See also[edit]

References[edit]

  1. ^ a b c Cribb, Dating India's Earliest Coins 1985, p. 548: "The Iranian imitations were close copies of silver tetradrachms of Athens; the latest Greek coin of the Chaman Hazuri hoard is an example of these Iranian copies of an Athenian coin."
  2. ^ Bopearachchi & Cribb, Coins illustrating the History of the Crossroads of Asia 1992, pp. 56–57: "The Chaman Hazouri hoard from Kabul discovered in 1933, which contained (...) a local imitation of an Athenian tetradrachm (no.6)" and "No.6: Coins of this type have been found in the Chaman Hazouri hoard from Kabul and a hoard from Babylon, both deposited c.350 BC"
  3. ^ a b c Bopearachchi, Coin Production and Circulation 2000, pp. 300-301.
  4. ^ a b 106. Kabul: Chaman-i Hazouri, Center for Environmental Management of Military Lands (CEMML), Colorado State University and US Department of Defense, retrieved 26 October 2018.
  5. ^ a b c d e f g h Bopearachchi & Cribb, Coins illustrating the History of the Crossroads of Asia 1992, pp. 57–59: "The most important and informative of these hoards is the Chaman Hazouri hoard from Kabul discovered in 1933, which contained royal Achaemenid sigloi from the western part of the Achaemenid Empire, together with a large number of Greek coins dating from the fifth and early fourth century BC, including a local imitation of an Athenian tetradrachm, all apparently taken from circulation in the region."
  6. ^ Bopearachchi, Coin Production and Circulation 2000, p. 309 and Note 65.
  7. ^ a b c d e f g h i Cribb, Investigating the introduction of coinage in India 1983, pp. 85-86.
  8. ^ Cribb, Investigating the introduction of coinage in India 1983, p. 101.
  9. ^ Goyal, The Origin and Antiquity of Coinage in India 1999.
  10. ^ Olmstead, History of the Persian Empire 1948, p. 144.
  11. ^ Eggermont, Alexander's Campaigns in Sind and Baluchistan 1975, pp. 175–177: "One should...be careful to distinguish the limited geographical unit of Gandhāra from the political one bearing the same name."
  12. ^ Olmstead, History of the Persian Empire 1948, p. 292.
  13. ^ a b Magee et al., The Achaemenid Empire in South Asia and Recent Excavations 2005, p. 714, col. 1.
  14. ^ Magee et al., The Achaemenid Empire in South Asia and Recent Excavations 2005, footnote 35.
  15. ^ Graham, Coinage (Encyclopedia of Ancient Greece) 2013, p. 174, col. 1: "Ancient Greek coinage developed in Asia Minor, probably influenced by the circulation of Lydian coinage in the 7th century BC. The production of Greek coinage grew as the polis flourished and spread throughout the Mediterranean during the height of the colonization phase between c.700 and c.500 BC. As a result, coinage in antiquity was an essentially Greek phenomenon and became a medium of exchange, the legacy of which remains with us today."
  16. ^ Alram, The Coinage of the Persian Empire 2016, pp. 61–62: "Neither the Egyptian nor the Mesopotamian civilizations had needed coinage as a form of money; further, the Achaemenids in the Iranian heartland remained attached to a barter and exchange economy throughout their reign, using commodities like corn, meat, and wine, as well as silver bullion."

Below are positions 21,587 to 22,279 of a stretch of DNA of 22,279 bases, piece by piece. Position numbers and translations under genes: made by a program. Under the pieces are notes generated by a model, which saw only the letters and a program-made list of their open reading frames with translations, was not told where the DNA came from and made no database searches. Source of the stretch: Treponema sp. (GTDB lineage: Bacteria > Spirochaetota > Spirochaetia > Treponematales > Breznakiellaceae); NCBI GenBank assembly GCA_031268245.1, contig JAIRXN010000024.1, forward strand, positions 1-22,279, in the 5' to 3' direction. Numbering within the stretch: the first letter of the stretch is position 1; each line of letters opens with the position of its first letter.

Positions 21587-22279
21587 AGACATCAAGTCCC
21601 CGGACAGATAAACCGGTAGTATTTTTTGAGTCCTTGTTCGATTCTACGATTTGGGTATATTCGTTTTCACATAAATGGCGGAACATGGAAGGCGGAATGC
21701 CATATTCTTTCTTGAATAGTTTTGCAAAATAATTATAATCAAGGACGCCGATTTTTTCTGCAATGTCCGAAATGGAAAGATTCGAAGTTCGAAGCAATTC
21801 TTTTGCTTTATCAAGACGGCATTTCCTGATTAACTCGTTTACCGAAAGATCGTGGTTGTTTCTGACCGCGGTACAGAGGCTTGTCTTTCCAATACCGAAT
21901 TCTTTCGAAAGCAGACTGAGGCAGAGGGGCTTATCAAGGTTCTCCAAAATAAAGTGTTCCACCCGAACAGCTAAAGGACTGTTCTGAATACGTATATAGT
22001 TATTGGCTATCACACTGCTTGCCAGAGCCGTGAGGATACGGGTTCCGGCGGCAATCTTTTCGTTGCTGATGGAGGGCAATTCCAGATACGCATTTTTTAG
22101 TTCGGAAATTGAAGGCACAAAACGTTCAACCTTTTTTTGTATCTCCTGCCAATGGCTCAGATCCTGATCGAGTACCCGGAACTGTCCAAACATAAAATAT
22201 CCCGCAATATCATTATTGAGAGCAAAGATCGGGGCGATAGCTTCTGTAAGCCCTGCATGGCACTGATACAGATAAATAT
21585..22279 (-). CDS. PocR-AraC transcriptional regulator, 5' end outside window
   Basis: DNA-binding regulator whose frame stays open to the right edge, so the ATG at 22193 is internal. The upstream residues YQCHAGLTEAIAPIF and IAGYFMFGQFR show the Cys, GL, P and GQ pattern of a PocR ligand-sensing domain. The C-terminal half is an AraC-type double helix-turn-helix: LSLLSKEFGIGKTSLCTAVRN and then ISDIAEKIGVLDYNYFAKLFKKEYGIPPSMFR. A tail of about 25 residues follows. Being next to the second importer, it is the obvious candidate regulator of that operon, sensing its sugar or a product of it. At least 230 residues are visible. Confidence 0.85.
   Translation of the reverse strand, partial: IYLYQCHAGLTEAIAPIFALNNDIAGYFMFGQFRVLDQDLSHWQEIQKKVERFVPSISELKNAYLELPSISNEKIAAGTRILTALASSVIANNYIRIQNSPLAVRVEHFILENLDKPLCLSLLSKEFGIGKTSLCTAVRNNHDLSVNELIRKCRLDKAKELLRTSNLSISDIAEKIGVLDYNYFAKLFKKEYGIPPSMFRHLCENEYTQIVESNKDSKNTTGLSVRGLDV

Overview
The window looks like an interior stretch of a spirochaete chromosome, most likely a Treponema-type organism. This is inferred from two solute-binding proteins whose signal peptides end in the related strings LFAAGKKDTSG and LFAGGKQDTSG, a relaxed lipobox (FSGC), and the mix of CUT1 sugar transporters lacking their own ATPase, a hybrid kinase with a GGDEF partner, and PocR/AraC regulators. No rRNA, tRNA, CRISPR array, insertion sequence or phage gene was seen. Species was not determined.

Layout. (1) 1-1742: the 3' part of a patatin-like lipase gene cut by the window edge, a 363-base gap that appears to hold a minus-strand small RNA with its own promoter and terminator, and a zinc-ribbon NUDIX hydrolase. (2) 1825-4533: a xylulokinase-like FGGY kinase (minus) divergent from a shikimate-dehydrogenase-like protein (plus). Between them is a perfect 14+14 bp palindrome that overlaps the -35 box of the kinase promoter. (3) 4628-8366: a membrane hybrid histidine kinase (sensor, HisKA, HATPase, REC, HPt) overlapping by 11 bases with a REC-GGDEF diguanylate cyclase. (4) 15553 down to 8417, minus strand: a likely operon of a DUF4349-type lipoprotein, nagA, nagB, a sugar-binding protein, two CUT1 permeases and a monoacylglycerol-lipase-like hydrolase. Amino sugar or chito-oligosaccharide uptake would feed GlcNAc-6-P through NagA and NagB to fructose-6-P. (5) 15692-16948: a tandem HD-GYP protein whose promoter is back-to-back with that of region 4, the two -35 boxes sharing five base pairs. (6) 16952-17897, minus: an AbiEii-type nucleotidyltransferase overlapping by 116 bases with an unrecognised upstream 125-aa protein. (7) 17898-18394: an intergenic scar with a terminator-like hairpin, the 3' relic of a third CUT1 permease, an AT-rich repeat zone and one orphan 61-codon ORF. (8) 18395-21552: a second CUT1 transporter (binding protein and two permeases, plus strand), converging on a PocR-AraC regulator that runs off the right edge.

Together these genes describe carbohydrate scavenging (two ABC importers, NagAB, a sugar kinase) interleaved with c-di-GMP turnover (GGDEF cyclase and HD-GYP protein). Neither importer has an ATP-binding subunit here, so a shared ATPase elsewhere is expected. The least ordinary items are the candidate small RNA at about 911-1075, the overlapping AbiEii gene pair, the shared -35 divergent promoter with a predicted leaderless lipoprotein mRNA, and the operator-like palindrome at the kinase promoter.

17. ^ Alram, The Coinage of the Persian Empire 2016, pp. 64–65.
  18. ^ Alram, The Coinage of the Persian Empire 2016, pp. 69–71: "the tetradrachms of Athens, above all, had developed in the course of the fifth century to a kind of world trade currency" and "the Achaemenids had introduced their own distinctive currency in Asia Minor, which, however, formed only a small part of the monetary supply and circulated side by side with local and imported Greek coins."
  19. ^ a b Achaemenid Rule (550–330 BC), Center for Environmental Management of Military Lands (CEMML), Colorado State University and US Department of Defense, retrieved 26 October 2018.
  20. ^ Bopearachchi, Coin Production and Circulation 2000, pp. 300–301.
  21. ^ a b c d e f Bopearachchi, Coin Production and Circulation 2000, pp. 308-.
  22. ^ a b Kagan, Archaic Greek Coins East of the Tigris 2009, pp. 230-231.
  23. ^ a b Bopearachchi & Cribb, Coins illustrating the History of the Crossroads of Asia 1992, pp. 57–59: "Coins of this type found in Chaman Hazouri (deposited c.350 BC) and Bhir Mound hoards (deposited c.300 BC)."
  24. ^ Kabul hoard 1-3-4
  25. ^ Kabul hoard, coins 65-72
  26. ^ a b Kagan, Archaic Greek Coins East of the Tigris 2009
  27. ^ Kabul hoard 31-32-33
  28. ^ a b c d e f "The 1933 Cabul hoard pub-lished by Schlumberger consisted of over 115 coins, with significant overlap with the Malayer hoard. Athens again is the largest group, with 33 recorded tetradrachms compared to eight sigloi. In addition to the worn archaic stater of Aegina, a fragmentary stater of Thasos and a worn Chiot stater may be archaic. There are two well-preserved early classical tetradrachms from Acanthus and an early classical stater of Corcyra. Again there is a significant Levantine component represented by coins from Pamphylia, Cilicia and Cyprus, though nothing from Phoenicia. The early Cilician coins probably date the hoard slightly later than the Malayer hoard." in Kagan, Jonathan. ARCHAIC GREEK COINS EAST OF THE TIGRIS. p. 230.
  29. ^ Gates, Charles (2013). Ancient Cities: The Archaeology of Urban Life in the Ancient Near East and Egypt, Greece and Rome. Routledge. p. 206. ISBN 9781134676620.